City Council discussed an initiative to encourage Evanston’s police officers and firefighters to live in Evanston at its Oct. 1 meeting.
Studying a staff report prepared by the City’s fellow, Godwin Chen, Council instructed City staff to survey current employees to determine their level of interest and what types of incentives would encourage more to “live near their work.”
The concept has been under discussion since at least 2006, when Alderman Delores Holmes, 5th Ward, first made a Council “reference.”
The City encourages employees to live in Evanston for a number of reasons.
“There are subtle aspects of living here that are different from working here,” said Alderman Melissa Wynne, 3rd Ward. Officers know the residents better, and know the neighborhoods and general area better, if they live in Evanston, she said.
Alderman Peter Braithwaite, 2nd Ward, said employees living here also “recycle tax dollars in the community.” When more money than the City pays to employees is then spent locally, the community benefits, he said.
City Manager Wally Bobkiewicz said that currently about 30 percent of City employees live in Evanston, another 30 percent in closely neighboring communities such as Skokie and Lincolnwood, with the rest scattered about the Chicagoland area.
Incentives offered by other communities focus on home-ownership, according to Mr. Chen’s report. “Live Near Your Work” programs offer home-buyer assistance, such as down-payment assistance, reduced mortgage rates or waived settlement costs such as real estate transfer taxes. He said programs in the communities he studied have been successful, with all funds assigned depleted on an annual basis.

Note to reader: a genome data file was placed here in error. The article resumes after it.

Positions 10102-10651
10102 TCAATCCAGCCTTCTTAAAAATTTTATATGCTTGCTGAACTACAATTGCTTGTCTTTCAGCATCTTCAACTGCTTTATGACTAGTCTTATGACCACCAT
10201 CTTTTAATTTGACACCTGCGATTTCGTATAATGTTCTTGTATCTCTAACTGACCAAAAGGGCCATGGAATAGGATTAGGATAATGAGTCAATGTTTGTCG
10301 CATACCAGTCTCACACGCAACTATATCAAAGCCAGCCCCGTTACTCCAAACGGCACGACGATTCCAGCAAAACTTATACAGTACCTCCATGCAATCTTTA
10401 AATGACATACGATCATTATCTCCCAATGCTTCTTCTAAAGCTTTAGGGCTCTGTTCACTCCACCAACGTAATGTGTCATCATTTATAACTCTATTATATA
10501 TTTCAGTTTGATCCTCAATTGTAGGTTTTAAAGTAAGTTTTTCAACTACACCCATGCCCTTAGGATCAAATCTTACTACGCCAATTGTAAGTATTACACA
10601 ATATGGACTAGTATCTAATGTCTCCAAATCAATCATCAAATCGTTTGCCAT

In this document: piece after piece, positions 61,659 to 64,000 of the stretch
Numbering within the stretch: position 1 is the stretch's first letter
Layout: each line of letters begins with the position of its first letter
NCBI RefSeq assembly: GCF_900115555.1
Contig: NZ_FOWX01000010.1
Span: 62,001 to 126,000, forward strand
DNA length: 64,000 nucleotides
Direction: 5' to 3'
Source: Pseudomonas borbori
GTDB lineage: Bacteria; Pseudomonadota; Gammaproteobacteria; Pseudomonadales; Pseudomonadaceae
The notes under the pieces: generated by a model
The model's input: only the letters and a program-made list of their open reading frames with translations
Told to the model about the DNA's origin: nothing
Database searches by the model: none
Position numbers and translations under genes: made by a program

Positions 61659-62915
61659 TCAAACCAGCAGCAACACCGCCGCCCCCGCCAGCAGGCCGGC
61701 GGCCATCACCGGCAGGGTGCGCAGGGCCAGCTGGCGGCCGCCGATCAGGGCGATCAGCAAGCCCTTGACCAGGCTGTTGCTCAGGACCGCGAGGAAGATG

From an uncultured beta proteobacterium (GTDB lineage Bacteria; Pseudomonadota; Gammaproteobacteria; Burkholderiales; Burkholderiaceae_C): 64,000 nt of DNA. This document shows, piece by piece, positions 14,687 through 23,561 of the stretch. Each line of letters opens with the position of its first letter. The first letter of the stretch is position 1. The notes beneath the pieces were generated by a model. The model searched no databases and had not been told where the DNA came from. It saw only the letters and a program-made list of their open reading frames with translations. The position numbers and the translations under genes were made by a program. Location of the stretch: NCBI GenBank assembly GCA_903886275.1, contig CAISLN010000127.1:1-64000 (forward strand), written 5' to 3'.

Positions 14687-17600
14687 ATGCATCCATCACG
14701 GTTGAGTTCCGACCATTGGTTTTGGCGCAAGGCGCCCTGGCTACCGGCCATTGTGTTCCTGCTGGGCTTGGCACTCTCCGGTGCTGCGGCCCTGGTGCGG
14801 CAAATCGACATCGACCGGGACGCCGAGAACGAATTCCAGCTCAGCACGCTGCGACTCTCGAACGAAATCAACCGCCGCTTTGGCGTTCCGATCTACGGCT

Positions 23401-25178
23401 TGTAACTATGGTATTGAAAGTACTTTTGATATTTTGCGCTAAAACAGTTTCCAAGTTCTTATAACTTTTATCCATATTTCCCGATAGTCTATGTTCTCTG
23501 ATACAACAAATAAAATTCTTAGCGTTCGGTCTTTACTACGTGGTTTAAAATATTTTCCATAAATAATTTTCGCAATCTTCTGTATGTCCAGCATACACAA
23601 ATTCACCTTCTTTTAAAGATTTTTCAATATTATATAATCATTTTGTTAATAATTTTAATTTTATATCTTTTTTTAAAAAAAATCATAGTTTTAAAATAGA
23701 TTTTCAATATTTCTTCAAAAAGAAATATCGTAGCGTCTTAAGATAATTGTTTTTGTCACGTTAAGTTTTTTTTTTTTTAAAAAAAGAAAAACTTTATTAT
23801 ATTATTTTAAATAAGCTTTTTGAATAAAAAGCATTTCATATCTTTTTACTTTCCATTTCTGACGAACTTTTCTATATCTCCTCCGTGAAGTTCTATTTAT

Alderman Jane Grover, 7th Ward, suggested that the City determine the level of interest current employees have in living in Evanston before initiating such a program. “We should take their temperature,” she said.
Based upon an email Ald. Grover sent him earlier, Chief of Police Richard Eddington said he had already begun working on a survey that would ask what types of incentives would induce a move here.
Council suggested a comprehensive survey that could address both positive and negative aspects of the issue. The survey will ask what types of incentives would work, if employees have ever lived near work, and what are the reasons that an employee might not want to live in Evanston, among other questions.
Council can expect survey results in December or January, said Mr. Bobkeiwicz, and act or decide not to act after digesting the results.